Make Your Gap Year Affordable

Every year we get more proof of the academic, professional and emotional benefits of taking a gap year. With this information, more and more students are choosing to defer. Millions of people are planning their gap year trip right now! With our discounted student flights, we hope that every single one of them gets to live their dream. Here are some tips on getting what you want out of your year abroad, and how to save a few quid in the process:

Affordable Gap Year Advice

Pre-Book Tours & Activities

A lot of the time, pre-booking your tours and activities will cost less than simply turning up on the day of. Tour companies need to register a minimum number of people for a tour before it can run. That’s what pre-booking allows them to do and why they nearly always offer cheap tour pre-booking deals.

Volunteer Abroad on Aid Projects

Volunteering is one of the most rewarding and affordable things to do on your gap year. Imagine a free opportunity to engage with your host community in a meaningful way. If there is a small fee, it typically covers accommodation, food and material costs associated with the project. This experience can lead to new skills for your CV, life-long friendships and a deeper understanding of life across the globe.

Be Realistic

Once you pick your destination(s) and activities, work out how much you’ll need to spend to make those plans a reality. If this number is over your budget, or more than you can save by the time you leave, admit it. Don’t try to do more than you can afford, simply rework your priorities or (how we hate to say it) go another time.

Travel in a Group

The more people in a group, the cheaper it’ll be for you. This holds true on just about everything you’d want to do on your gap year trip. You can negotiate cheaper deals on tours and activities, get cheap rail tickets with group discounts, share larger rooms in your hostels and prepare food in bulk.

Plan Things Independently

Booking a gap year package with a major agent will cost you more than organizing things independently. There are plenty of cheap flight deals and budget hotels that reward you for travelling at off-peak times, and having control over those kinds of details can mean the difference between promptly heading home, and spending an extra couple of weeks island hopping in Indonesia.

Teach English as a Foreign Language

You’re already highly skilled at English, right? Reserve a three month block in the middle of your trip to teach it as a second language and get paid anything from £600 to £2,200 per month. This will help you refresh your bank account and experience the culture from a really unique perspective. With countries like Saudi Arabia, Dubai and Costa Rica crying out for English Teachers, it’s a perfect fit for gap year travel.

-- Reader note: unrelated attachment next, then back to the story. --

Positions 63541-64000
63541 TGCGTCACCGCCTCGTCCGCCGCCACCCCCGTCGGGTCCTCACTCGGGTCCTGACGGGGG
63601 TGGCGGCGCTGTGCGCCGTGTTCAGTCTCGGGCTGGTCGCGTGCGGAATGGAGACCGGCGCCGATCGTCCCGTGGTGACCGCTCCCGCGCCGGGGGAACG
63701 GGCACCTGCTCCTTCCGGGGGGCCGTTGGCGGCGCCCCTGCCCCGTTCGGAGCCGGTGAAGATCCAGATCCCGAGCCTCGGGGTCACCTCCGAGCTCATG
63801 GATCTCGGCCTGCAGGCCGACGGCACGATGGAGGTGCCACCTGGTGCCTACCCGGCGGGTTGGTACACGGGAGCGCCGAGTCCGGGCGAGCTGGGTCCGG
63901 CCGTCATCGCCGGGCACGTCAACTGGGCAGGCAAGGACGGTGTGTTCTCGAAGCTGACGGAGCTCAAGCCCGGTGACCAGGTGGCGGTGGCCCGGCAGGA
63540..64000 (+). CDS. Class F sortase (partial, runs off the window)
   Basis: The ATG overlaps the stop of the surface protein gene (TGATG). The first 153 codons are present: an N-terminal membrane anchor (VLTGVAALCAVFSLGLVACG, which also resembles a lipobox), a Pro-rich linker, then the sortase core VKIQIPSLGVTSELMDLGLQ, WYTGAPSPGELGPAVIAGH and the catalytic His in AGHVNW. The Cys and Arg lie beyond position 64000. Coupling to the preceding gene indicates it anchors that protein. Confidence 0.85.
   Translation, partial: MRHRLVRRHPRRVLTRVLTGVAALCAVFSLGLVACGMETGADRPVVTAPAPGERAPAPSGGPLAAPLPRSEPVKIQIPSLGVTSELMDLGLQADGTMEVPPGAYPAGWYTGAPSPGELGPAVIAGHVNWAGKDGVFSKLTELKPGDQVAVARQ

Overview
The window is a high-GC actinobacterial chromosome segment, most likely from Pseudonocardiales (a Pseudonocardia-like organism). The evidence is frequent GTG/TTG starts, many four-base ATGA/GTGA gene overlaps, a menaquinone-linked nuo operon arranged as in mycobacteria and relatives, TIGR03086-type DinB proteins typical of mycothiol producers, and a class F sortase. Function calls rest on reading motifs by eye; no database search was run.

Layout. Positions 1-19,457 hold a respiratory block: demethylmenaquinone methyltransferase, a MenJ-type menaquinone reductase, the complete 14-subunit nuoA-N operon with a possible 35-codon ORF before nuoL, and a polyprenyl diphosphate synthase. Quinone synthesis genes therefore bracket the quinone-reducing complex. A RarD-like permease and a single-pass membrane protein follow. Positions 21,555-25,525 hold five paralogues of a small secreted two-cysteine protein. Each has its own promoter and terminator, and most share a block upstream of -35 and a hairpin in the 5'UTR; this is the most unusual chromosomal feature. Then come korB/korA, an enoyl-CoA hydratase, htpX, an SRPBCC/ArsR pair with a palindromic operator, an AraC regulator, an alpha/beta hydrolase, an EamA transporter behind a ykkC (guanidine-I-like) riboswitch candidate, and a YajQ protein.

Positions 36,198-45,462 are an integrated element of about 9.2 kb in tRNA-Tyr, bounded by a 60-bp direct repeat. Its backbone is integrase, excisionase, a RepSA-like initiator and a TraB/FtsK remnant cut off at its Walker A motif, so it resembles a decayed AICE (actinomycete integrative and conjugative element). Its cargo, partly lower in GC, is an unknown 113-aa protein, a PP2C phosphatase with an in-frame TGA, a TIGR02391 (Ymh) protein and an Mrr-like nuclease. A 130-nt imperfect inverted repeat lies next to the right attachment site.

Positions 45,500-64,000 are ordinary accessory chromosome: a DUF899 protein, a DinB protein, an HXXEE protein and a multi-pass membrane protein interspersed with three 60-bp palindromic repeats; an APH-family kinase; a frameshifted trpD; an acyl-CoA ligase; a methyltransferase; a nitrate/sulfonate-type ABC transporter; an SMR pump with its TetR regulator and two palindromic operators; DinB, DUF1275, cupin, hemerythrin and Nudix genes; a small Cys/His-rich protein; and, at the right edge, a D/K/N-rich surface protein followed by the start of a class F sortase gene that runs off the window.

Gap Year Packing Tips

Even if you plan on bringing more than one bag, pack as light as you can. Specific packing lists will vary person to person, but you definitely want to plan ahead and go through rounds of “editing,” where you reconsider and cut away excess items.

Make sure you’ve got all the essentials: passport, phone and charger, travel itinerary, tickets, money, travel insurance and medication. Those are important. Everything else is…. flexible. Or at least for sale. You probably need a few versatile (and sturdy) outfits, but you can also find cheap and decent clothing in any country, so don’t worry about professional or formal wear. Think most about the region’s climate and your regular excursions. Keep in mind that in many climates a pair of shorts, pants, a few different shirts and a rain jacket can go a long way. One tip: Bring a sarong (or buy one when you land). They weigh nothing and are perfect for covering up when visiting temples, getting cozy on an overnight bus and lying on the beach.

Tucking a couple ziplock bags and a bin liner into the corner of your backpack isn’t a waste of space, either. They can serve as waterproof phone covers or shield your entire bag from the rain. Other things to bring include a small journal, sunglasses, baby wipes and headphones. If you’re camping, invest in a good, lightweight sleeping bag. If not, stick to a simple sleep sack (two sheets sewn together) for hostels and guesthouses. Use packing cubes to keep everything organized and travel on!

Budget Student Travel